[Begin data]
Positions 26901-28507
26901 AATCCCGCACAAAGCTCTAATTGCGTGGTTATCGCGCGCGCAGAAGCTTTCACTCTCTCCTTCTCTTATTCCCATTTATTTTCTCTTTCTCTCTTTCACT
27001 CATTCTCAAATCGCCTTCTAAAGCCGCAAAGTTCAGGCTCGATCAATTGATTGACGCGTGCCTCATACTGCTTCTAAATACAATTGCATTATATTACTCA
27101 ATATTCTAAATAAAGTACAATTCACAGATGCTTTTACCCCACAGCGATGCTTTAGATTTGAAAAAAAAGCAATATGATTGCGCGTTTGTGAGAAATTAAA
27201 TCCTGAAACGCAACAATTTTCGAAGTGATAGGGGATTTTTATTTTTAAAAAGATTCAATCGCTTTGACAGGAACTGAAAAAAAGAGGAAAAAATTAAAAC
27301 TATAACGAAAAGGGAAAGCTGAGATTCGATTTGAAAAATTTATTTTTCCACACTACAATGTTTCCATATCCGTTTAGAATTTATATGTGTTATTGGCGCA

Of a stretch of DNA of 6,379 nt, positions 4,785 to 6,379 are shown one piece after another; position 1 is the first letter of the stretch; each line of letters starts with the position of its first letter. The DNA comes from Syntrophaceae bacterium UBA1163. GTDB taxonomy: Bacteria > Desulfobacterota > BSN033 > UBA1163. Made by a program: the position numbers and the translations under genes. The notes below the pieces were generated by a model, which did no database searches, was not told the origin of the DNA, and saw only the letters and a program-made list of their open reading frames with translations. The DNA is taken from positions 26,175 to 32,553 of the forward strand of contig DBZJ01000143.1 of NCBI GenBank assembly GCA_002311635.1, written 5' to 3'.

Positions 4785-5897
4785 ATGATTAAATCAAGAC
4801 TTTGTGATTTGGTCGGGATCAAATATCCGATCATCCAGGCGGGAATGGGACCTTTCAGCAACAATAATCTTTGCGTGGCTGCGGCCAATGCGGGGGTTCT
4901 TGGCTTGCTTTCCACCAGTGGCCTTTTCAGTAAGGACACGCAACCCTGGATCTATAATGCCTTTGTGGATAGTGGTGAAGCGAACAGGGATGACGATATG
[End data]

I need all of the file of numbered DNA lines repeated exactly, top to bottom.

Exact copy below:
Positions 26901-28507
26901 AATCCCGCACAAAGCTCTAATTGCGTGGTTATCGCGCGCGCAGAAGCTTTCACTCTCTCCTTCTCTTATTCCCATTTATTTTCTCTTTCTCTCTTTCACT
27001 CATTCTCAAATCGCCTTCTAAAGCCGCAAAGTTCAGGCTCGATCAATTGATTGACGCGTGCCTCATACTGCTTCTAAATACAATTGCATTATATTACTCA
27101 ATATTCTAAATAAAGTACAATTCACAGATGCTTTTACCCCACAGCGATGCTTTAGATTTGAAAAAAAAGCAATATGATTGCGCGTTTGTGAGAAATTAAA
27201 TCCTGAAACGCAACAATTTTCGAAGTGATAGGGGATTTTTATTTTTAAAAAGATTCAATCGCTTTGACAGGAACTGAAAAAAAGAGGAAAAAATTAAAAC
27301 TATAACGAAAAGGGAAAGCTGAGATTCGATTTGAAAAATTTATTTTTCCACACTACAATGTTTCCATATCCGTTTAGAATTTATATGTGTTATTGGCGCA

Of a stretch of DNA of 6,379 nt, positions 4,785 to 6,379 are shown one piece after another; position 1 is the first letter of the stretch; each line of letters starts with the position of its first letter. The DNA comes from Syntrophaceae bacterium UBA1163. GTDB taxonomy: Bacteria > Desulfobacterota > BSN033 > UBA1163. Made by a program: the position numbers and the translations under genes. The notes below the pieces were generated by a model, which did no database searches, was not told the origin of the DNA, and saw only the letters and a program-made list of their open reading frames with translations. The DNA is taken from positions 26,175 to 32,553 of the forward strand of contig DBZJ01000143.1 of NCBI GenBank assembly GCA_002311635.1, written 5' to 3'.

Positions 4785-5897
4785 ATGATTAAATCAAGAC
4801 TTTGTGATTTGGTCGGGATCAAATATCCGATCATCCAGGCGGGAATGGGACCTTTCAGCAACAATAATCTTTGCGTGGCTGCGGCCAATGCGGGGGTTCT
4901 TGGCTTGCTTTCCACCAGTGGCCTTTTCAGTAAGGACACGCAACCCTGGATCTATAATGCCTTTGTGGATAGTGGTGAAGCGAACAGGGATGACGATATG